In El Salvador, for example, there are two operating CCSs, which up to this point have operated under no regulation. The Salvadorian Intellectual Property Law contains few provisions dedicated to these particular societies but they refer to their procedure of establishment and not their form of operation.

As a result of alleged abuses committed by CCSs in the tariffs offered for their services, the Parliament is now discussing a reform to the Intellectual Property Law, destined to regulate their operations. The main measure proposed in this project is to regulate the tariffs set up by these societies, so as to set ‘fair and reasonable’ tariffs, taking into account factors such as context and purpose of use of copyright material and its identifiable value. To what extent or if it is at all adequate to regulate their tariffs is the question. First of all, is there a suitable way to establish whether a collecting society’s tariffs are abusive? How can it be determined whether prices are too high?

So that a pertinent analysis can be made it is necessary to understand the rights they are managing and the principles governing the relationships between licensors and licensees. Their tariff and distribution structures are another important aspect. In the case of a “prototypical” case of monopoly rate regulation involving utilities, a tariff should ensure a reasonable return on its investment given its operating costs. Can this be applied in the case of music licenses, for example?

In the United States, rather than approaching this problem from a rate regulation perspective and trying to define an ideal rate, courts have defined the “reasonable” blanket fee as the price that would be charged in a competitive market for blanket licenses. Since such a competitive market does not exist, they opted for judicial rate setting. Given the absence of any other factual basis for setting a “reasonable” rate, courts have been forced to rely on historical prices, discounting them more or less, depending on the court’s own sense for the potential influence of undue market power and adjusting them for differences in circumstance. [11]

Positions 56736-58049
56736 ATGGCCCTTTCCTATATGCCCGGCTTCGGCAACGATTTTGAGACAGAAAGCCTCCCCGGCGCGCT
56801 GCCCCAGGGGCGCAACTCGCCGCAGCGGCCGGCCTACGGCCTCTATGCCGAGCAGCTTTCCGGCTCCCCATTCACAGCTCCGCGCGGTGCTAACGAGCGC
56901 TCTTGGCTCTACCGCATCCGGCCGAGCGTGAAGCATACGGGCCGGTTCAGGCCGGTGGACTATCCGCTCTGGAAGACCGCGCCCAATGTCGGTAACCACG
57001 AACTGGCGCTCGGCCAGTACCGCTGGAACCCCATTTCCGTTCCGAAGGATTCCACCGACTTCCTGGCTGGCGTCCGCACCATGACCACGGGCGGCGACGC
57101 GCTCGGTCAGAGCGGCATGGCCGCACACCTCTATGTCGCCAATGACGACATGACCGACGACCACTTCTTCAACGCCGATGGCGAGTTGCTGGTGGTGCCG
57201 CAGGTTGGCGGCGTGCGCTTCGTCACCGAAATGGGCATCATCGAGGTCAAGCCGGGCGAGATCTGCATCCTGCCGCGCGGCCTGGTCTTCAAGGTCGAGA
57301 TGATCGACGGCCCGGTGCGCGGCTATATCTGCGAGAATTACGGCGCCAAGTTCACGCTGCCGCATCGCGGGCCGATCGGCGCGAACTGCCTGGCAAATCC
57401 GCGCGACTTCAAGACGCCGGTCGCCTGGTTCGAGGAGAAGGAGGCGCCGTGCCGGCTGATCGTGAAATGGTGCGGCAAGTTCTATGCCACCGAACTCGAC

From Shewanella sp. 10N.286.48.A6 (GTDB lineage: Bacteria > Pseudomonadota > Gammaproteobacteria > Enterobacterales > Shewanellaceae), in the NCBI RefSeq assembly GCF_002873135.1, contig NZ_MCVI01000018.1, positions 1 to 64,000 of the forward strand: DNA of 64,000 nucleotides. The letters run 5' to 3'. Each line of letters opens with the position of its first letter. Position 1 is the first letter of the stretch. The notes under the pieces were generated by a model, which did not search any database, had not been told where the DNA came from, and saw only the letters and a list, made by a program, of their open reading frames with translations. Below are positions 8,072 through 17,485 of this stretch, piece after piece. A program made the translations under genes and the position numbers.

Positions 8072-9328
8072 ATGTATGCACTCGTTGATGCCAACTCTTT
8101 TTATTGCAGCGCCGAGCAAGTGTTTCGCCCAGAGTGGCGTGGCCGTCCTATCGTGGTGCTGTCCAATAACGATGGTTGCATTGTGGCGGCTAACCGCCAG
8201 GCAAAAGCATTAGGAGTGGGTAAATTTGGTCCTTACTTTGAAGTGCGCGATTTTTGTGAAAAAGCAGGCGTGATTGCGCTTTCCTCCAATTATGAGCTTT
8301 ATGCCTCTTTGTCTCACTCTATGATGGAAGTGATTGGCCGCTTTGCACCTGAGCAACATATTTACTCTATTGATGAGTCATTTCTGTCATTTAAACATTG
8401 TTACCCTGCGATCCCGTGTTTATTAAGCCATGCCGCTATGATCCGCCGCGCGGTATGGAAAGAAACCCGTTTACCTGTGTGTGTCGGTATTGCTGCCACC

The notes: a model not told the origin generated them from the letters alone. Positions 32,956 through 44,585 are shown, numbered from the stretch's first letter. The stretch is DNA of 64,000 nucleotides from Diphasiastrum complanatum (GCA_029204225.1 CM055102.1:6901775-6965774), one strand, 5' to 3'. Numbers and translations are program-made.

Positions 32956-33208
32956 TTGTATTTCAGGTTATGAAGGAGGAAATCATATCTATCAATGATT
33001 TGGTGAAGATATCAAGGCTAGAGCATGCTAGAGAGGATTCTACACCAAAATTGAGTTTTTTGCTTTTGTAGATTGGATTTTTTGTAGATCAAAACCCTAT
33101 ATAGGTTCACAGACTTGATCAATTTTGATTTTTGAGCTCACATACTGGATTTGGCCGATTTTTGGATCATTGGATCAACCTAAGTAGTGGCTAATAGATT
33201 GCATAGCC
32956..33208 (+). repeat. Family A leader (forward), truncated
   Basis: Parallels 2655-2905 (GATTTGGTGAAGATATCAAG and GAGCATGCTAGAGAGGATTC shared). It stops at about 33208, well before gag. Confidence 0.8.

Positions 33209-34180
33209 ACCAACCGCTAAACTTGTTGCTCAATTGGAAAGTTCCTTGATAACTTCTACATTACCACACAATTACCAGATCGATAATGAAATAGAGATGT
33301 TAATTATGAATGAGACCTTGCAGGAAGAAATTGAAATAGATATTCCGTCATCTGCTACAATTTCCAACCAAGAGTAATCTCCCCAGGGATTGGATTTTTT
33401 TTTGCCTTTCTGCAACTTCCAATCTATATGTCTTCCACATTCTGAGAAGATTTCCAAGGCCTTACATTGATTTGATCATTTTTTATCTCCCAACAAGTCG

CCSs are complex institutions whose operation differs from country to country. In some countries such as the UK they are constituted as a corporate non-profit organization. In others, such as Italy, they operate under a government monopoly grant. In El Salvador, they operate under the form of commercial societies. The tariff regulation is just one example of how difficult it is to regulate the activities of these diverse types of societies. It is therefore important to analyze case by case if regulation is an appropriate measure to ensure an efficient operation of CCSs.

*The author is a lawyer and notary public in El Salvador, holds a bachelor of laws degree from the Universidad Dr. José Matías Delgado and has postgraduate degrees in public policy management and in law, economics, and business. She is currently a senior legal counsel in the Salvadoran competition authority.

[1] Copyright (or author’s right) is a legal term used to describe the rights that creator have over their literary and artistic works. Works covered by copyright range from books, music, paintings, sculpture, and films, to computer programs, databases, advertisements, maps, and technical drawings. World Intellectual Property Organization. “What is copyright” URL:

[2] The costs that arise out of the activities of a CCS can be divided in two groups: First the “search and information” costs concerning potential contracting partners and collecting and processing information about them. On the other hand, there are “bargaining and decision” costs related to the negotiations and conclusion of contracts. Zablocka, Adrianna. Antitrust and Copyright Collectives – an Economic Analysis. Yearbook of Antitrust and Regulatory Studies. Vol. 2008. Centre of Antitrust and Regulatory Studies, University of Warsaw.

[3] Handke, C. Towse, R. (2007) Economic of Copyright Collecting Societies. 38 International Review of Intellectual Property and Competition Law. 937

[4] However, in the digital world, this affirmation is subject to discussion. There is the suggestion in various academic papers and official reports that digital technologies encourage competition in collective rights management and would break the natural monopoly justification for the single national society administering a specific bundle of rights. This is the case with online licensing and multi-territorial licensing. Towse, “The economic effects of digitization on the administration of musical copyrights.”